Where Is The Love?: Retail stores should consider transitioning into a more culturally diverse music playlist during the holidays


Anna Klauz, Reporter

In the spirit of the holiday season, the overplayed Christmas music craze has commenced. From “Santa Baby” to “White Christmas,” most of us can admit to songs like these being stuck in our heads at one point or another when coming out from our favorite retail or grocery stores. As an ethnic Jew, I find that Hanukkah hits home for me during December. But we hum along to different songs while spinning the dreidel, a game popularly played as a Jewish holiday festivity.
According to Pew Research Center, 70.6 percent of the U.S. population practices Christianity, making the Christmas holiday one of the most widely celebrated in the United States. However, with Christmas so highly commercialized, holidays practiced by the other 30 percent of U.S. citizens get lost under the Christmas rush. The other 30 percent take part in less publicized holidays such as Hanukkah, Kwanzaa, Ramadan, amongst many others, which all have their own rituals, songs and cuisines.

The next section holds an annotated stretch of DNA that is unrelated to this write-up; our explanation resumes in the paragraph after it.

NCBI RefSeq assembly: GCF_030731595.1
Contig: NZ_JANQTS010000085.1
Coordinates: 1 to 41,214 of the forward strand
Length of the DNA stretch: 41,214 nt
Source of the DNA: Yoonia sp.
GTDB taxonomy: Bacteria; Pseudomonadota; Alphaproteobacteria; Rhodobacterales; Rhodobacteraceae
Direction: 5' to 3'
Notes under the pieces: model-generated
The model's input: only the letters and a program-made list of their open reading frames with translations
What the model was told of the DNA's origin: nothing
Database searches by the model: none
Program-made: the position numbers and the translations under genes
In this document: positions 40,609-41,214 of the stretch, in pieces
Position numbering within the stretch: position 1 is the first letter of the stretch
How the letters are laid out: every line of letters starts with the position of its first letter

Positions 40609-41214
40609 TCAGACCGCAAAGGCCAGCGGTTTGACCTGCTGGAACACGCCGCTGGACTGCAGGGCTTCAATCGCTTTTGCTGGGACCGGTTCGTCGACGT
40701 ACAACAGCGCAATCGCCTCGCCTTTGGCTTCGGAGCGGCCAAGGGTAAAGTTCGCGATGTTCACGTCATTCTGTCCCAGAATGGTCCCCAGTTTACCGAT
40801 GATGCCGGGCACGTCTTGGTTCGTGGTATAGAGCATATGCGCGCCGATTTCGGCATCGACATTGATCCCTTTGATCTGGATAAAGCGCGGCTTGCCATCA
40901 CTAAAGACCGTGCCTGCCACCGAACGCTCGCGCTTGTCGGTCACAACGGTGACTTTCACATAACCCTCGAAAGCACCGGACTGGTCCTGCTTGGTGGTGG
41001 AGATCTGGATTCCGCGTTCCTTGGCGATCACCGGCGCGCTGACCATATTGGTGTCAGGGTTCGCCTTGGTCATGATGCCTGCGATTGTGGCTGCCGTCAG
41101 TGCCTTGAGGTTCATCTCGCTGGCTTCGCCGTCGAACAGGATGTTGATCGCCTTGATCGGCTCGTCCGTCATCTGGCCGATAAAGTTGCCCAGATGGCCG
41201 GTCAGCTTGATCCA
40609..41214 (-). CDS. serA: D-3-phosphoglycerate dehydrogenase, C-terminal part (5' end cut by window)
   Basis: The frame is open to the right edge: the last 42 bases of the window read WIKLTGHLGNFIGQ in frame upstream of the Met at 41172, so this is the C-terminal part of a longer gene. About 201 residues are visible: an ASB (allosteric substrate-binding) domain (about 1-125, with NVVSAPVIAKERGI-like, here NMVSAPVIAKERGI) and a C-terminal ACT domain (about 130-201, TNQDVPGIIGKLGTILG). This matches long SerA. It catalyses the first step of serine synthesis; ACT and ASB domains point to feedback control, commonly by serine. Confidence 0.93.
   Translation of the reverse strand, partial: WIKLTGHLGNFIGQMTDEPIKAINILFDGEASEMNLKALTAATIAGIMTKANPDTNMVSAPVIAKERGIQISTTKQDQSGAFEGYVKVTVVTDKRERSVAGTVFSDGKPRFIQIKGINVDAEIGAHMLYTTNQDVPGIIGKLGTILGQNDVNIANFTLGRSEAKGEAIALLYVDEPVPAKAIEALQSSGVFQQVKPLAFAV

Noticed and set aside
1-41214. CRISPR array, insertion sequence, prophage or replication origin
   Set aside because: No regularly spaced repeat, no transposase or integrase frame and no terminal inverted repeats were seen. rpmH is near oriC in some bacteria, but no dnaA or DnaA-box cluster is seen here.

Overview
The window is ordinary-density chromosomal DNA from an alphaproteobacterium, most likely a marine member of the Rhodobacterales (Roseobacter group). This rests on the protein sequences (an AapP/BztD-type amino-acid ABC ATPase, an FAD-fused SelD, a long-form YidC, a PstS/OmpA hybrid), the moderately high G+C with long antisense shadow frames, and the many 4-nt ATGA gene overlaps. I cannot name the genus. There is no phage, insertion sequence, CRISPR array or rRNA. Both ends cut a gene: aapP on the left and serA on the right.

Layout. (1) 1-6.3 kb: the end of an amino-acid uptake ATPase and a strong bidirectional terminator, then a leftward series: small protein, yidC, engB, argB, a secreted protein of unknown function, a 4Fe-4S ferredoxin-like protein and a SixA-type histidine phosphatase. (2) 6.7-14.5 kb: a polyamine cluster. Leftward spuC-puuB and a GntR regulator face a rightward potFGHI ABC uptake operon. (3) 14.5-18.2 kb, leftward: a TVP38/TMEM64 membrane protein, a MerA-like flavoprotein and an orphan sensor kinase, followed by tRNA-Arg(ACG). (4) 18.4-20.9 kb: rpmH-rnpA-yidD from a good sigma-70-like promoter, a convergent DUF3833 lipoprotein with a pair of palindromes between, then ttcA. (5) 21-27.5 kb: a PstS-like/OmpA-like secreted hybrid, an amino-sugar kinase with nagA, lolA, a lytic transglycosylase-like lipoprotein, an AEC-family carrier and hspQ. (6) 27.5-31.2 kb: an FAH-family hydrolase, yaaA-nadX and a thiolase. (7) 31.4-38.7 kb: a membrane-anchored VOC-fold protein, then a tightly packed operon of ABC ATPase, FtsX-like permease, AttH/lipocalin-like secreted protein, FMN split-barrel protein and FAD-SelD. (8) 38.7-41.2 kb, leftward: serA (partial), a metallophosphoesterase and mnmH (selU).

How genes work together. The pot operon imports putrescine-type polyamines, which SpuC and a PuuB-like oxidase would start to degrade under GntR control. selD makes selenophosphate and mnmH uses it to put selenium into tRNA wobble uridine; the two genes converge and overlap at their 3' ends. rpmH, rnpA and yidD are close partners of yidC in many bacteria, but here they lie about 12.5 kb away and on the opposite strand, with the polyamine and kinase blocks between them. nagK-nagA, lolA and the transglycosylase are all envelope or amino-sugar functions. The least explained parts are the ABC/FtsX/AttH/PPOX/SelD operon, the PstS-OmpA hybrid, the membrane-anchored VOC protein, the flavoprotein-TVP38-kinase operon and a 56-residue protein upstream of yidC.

However, the holiday months are retailer’s biggest income bracket, with their primary goal to generate as much revenue as they can. Therefore, playing Christmas music in their stores appeals to about 70 percent of the shoppers, tackling their biggest circle of consumers. By doing this, stores can reach the hearts of many as the music puts them in the Christmas spirit of giving, which in turn means spending. But with all of these marketing strategies and the religious demographics of the United States, another question arises; where is the love?
America is the melting pot of today’s society, it’s built on a multitude of ethnic cultures, and we as Americans should celebrate our cultural differences and diversity. Therefore, businesses should consider a shift to a more diverse playlist of holiday music to create a more accepting and neutral atmosphere for all consumers regardless of their origin.
The views in this column do not necessarily reflect the views of the HiLite staff. Reach Anna Klauz at aklauz@hilite.org.